Wednesday, January 17, 2024 12:54 PM
Winter months on the farm
If we’ve heard it once we’ve heard it a million times: “It must be nice to have the winter off” or “What will you do with all your free time over the winter?” For real?? Please don’t say something like that to your local farmer. Winter may be a little slower paced but it’s just as busy as during planting and harvest season.
Some of what’s going on… First there’s the clean up. Not just the buildings and equipment but also the fields. We put most fields into a winter cover crop. The cover crop helps put nutrients back into the soil so we can use less man made fertilizers. The strawberry fields that were planted in late September get covered with a gauze type cover. This not only helps protect the plants but also keeps the deer from helping themselves to tasty treats.
We then move on to fixing all the equipment that only got “band aided”. There are also winter projects like greenhouse expansion. This year we got another house under cover and the covering on another replaced. If you stop in the store over the winter you might be surprised by fresh spinach, carrots or even strawberries!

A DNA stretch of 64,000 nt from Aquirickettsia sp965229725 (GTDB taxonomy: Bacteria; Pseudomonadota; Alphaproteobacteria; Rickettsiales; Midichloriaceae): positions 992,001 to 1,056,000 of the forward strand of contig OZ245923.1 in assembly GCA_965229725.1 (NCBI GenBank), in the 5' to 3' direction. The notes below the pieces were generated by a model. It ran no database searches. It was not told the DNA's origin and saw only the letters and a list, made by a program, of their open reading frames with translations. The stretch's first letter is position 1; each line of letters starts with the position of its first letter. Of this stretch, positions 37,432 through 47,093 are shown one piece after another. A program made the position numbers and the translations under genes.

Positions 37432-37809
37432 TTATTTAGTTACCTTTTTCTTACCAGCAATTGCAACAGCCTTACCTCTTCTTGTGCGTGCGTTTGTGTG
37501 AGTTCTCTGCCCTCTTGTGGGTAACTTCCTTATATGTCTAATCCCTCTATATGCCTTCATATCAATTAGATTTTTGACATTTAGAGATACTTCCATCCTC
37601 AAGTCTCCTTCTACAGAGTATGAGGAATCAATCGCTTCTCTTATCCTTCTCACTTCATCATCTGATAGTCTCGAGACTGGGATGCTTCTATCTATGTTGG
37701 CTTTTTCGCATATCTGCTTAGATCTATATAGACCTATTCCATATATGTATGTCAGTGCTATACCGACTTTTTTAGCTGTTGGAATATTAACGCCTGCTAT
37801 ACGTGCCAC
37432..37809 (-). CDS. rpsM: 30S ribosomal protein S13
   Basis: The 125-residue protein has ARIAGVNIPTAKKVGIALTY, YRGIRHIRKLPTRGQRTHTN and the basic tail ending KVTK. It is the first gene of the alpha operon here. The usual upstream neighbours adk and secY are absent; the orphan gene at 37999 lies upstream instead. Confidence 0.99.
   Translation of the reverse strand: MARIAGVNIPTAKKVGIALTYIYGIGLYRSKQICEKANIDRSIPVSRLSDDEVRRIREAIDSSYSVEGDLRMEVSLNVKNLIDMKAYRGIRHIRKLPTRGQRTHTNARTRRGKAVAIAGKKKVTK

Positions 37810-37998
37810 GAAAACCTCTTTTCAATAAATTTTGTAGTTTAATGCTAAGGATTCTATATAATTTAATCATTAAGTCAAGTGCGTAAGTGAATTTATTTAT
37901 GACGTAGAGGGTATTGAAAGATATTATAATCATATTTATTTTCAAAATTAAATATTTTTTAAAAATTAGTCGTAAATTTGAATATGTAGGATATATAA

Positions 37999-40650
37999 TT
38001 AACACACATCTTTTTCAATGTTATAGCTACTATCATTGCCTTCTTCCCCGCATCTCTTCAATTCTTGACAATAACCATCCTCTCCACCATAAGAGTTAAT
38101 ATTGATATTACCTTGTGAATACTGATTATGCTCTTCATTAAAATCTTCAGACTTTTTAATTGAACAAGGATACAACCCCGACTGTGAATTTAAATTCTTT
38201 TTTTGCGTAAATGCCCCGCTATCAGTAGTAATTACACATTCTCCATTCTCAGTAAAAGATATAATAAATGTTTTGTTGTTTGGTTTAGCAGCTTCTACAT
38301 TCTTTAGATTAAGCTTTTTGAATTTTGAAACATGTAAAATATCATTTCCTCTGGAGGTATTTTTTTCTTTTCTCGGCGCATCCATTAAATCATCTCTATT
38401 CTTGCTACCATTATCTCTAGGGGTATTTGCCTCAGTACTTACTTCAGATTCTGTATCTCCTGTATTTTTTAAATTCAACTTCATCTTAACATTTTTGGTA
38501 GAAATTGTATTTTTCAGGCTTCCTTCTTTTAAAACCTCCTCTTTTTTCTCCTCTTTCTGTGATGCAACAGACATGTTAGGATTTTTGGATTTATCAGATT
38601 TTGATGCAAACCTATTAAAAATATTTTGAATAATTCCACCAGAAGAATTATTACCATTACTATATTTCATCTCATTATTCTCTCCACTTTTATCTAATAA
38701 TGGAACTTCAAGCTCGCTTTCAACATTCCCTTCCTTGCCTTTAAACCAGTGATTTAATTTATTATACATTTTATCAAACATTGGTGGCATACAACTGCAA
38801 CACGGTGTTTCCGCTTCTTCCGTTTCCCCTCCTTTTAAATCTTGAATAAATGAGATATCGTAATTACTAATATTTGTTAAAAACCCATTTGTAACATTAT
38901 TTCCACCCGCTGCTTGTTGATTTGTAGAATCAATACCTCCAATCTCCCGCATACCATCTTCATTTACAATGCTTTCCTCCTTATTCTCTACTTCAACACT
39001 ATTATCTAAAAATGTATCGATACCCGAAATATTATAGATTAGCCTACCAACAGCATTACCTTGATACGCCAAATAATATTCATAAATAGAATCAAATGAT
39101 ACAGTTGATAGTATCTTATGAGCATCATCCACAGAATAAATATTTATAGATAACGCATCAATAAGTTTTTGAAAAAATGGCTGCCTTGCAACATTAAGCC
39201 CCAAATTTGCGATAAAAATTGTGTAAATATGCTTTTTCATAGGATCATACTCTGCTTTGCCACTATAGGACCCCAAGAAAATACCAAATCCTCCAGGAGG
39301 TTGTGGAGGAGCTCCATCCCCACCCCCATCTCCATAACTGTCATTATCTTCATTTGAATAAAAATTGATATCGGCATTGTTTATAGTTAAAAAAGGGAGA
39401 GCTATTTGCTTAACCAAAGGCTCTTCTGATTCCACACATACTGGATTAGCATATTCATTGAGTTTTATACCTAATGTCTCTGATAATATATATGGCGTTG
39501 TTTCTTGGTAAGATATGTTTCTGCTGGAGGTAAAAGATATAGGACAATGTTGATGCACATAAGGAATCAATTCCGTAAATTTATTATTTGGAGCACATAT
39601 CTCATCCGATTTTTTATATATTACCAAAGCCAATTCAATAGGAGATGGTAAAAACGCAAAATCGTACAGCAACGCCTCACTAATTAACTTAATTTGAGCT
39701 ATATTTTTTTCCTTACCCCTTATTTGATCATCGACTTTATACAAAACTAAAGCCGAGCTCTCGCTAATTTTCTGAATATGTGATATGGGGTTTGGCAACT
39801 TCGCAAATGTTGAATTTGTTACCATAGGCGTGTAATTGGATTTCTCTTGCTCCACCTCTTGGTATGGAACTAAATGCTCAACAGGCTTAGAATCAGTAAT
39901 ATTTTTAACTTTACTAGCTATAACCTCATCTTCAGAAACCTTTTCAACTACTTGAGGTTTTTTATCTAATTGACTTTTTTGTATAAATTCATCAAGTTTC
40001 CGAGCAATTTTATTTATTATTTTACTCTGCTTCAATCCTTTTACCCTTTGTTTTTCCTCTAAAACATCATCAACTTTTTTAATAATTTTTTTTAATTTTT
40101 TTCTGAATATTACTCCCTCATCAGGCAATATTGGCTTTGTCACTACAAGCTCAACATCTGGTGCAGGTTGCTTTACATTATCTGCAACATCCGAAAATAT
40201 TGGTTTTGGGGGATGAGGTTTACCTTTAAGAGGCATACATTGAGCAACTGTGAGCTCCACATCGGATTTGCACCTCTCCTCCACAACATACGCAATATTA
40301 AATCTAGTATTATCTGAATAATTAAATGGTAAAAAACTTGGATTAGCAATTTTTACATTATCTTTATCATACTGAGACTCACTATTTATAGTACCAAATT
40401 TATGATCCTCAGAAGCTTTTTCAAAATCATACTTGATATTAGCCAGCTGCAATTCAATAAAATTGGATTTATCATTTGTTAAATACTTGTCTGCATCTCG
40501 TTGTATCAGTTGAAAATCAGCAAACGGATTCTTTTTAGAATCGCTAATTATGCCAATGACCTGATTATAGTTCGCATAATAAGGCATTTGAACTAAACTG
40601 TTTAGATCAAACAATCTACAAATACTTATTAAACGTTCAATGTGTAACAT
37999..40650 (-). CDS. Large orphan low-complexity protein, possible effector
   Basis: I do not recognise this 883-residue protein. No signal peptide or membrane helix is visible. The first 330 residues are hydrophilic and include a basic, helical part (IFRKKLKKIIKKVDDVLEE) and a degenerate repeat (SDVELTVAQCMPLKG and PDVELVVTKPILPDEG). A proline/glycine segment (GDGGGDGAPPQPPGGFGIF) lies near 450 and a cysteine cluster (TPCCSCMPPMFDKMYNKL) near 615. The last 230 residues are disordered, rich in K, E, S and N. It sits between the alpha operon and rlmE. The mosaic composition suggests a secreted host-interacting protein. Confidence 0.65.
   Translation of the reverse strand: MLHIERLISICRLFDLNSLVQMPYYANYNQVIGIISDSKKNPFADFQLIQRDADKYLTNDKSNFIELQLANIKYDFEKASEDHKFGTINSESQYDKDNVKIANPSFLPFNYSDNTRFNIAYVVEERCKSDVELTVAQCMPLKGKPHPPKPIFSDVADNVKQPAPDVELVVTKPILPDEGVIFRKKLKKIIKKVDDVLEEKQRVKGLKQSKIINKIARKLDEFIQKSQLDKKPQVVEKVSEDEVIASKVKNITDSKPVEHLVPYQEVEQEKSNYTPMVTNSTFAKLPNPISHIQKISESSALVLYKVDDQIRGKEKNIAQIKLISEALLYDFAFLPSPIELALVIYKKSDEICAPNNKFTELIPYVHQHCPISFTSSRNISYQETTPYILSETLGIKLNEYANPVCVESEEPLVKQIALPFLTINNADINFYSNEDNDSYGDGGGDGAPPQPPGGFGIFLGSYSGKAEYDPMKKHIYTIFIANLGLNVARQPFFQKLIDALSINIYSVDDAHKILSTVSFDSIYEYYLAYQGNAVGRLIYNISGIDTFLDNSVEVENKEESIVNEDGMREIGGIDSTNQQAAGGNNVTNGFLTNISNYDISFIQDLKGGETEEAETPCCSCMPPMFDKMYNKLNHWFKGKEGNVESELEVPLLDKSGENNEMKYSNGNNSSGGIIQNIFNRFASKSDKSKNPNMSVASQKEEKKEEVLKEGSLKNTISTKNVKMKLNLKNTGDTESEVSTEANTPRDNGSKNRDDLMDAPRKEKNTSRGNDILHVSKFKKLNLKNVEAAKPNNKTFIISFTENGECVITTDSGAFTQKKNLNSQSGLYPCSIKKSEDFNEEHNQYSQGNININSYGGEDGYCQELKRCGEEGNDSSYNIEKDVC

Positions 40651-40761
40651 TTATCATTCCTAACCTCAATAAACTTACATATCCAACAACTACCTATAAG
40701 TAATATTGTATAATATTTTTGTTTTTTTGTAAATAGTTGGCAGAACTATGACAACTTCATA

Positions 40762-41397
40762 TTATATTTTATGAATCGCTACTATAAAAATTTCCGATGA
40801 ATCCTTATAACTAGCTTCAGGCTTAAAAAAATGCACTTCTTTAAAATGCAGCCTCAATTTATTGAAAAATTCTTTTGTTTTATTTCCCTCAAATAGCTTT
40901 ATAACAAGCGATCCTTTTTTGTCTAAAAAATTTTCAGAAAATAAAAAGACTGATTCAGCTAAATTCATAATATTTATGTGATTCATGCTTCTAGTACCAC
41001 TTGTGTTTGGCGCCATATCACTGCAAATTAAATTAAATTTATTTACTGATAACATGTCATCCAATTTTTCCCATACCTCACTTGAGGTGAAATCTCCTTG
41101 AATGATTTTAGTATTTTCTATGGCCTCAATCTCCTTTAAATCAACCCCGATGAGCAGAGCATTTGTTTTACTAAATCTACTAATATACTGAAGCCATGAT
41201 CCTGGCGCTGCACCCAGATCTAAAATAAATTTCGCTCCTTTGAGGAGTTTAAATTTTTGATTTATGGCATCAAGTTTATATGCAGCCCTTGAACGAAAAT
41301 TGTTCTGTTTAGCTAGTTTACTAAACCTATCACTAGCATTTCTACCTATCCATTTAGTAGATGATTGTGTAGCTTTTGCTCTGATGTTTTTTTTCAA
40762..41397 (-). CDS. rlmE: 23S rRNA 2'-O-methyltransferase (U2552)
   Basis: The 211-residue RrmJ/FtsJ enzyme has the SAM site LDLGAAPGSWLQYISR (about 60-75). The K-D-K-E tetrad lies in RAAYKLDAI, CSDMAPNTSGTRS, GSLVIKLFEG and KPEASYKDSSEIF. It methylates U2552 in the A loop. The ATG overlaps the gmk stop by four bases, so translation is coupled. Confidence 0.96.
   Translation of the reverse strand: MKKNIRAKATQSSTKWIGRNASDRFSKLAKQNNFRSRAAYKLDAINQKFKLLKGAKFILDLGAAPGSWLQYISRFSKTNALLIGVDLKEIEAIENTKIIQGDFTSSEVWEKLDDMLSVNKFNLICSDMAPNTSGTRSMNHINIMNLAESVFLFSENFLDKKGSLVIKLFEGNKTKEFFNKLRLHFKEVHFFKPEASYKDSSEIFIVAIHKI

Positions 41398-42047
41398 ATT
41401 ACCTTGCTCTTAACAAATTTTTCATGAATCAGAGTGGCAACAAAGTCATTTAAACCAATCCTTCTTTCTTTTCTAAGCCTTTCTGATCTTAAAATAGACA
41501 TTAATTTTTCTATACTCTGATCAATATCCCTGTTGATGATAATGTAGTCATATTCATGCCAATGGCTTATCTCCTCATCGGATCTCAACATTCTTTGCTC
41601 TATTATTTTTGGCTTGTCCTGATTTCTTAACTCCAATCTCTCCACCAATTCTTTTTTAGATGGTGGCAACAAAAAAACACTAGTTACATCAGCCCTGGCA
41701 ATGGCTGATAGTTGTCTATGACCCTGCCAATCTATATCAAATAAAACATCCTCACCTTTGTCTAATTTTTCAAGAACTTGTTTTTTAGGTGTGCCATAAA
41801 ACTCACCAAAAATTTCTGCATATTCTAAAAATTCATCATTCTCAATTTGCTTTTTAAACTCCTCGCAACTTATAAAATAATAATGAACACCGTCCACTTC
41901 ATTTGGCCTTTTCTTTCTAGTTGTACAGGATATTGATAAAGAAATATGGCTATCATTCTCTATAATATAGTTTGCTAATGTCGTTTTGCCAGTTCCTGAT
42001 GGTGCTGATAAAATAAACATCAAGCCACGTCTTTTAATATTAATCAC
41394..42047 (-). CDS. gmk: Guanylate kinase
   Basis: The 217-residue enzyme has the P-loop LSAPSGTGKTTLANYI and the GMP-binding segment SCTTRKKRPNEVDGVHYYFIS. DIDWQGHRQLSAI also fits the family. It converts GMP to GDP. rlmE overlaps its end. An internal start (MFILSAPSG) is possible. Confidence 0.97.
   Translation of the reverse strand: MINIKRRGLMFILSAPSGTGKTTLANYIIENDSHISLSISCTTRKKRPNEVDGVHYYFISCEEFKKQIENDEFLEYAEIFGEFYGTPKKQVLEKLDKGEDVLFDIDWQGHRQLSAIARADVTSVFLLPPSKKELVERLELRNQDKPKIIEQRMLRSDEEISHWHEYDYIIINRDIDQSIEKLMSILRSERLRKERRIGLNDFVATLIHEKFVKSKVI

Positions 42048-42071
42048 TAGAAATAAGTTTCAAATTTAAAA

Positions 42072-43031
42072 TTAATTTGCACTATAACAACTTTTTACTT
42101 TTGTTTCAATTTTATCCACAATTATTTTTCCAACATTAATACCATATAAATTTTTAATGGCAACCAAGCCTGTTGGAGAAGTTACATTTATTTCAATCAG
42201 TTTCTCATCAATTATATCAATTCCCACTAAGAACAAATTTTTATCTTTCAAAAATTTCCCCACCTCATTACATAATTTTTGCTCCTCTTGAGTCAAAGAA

We take a seed inventory and evaluate what varieties we want to continue to grow or discontinue. Our big seed order gets put in mid to late December. I try not to look at the bottom line as it’s usually in the 5 to 6 digits. And you thought your home garden seed cost a lot. We also take inventory of what soil, trays, pots etc need to be ordered. Again, cha-ching!
That all leads into the numbers crunch. There’s a lot involved to wrap up the bookkeeping to get all the year end reports together. Theoretically it’s a good time to get my office organized and paperwork filed. Pfft who likes doing that!?! (Seriously if you like doing that I’m willing to trade produce)
It’s not all work though. We do get to enjoy the winter holidays with our family and friends. This year was especially nice as our “farm family” spent Thanksgiving and Christmas day with us. I also occasionally get off in the weeds doing ancestry research, putting together puzzles and snuggling with our sweet Luke. As I get older it gets harder to motivate and get excited about the coming season. It’s a good thing we’ve been doing this so long as much of what we do is almost like being on autopilot. It also helps when friendly faces pop into the store to say Hi. In the fashion of Tom Bodett’s famous line “I’m Mary West and we’ll leave the light on for you (or coffee pot)”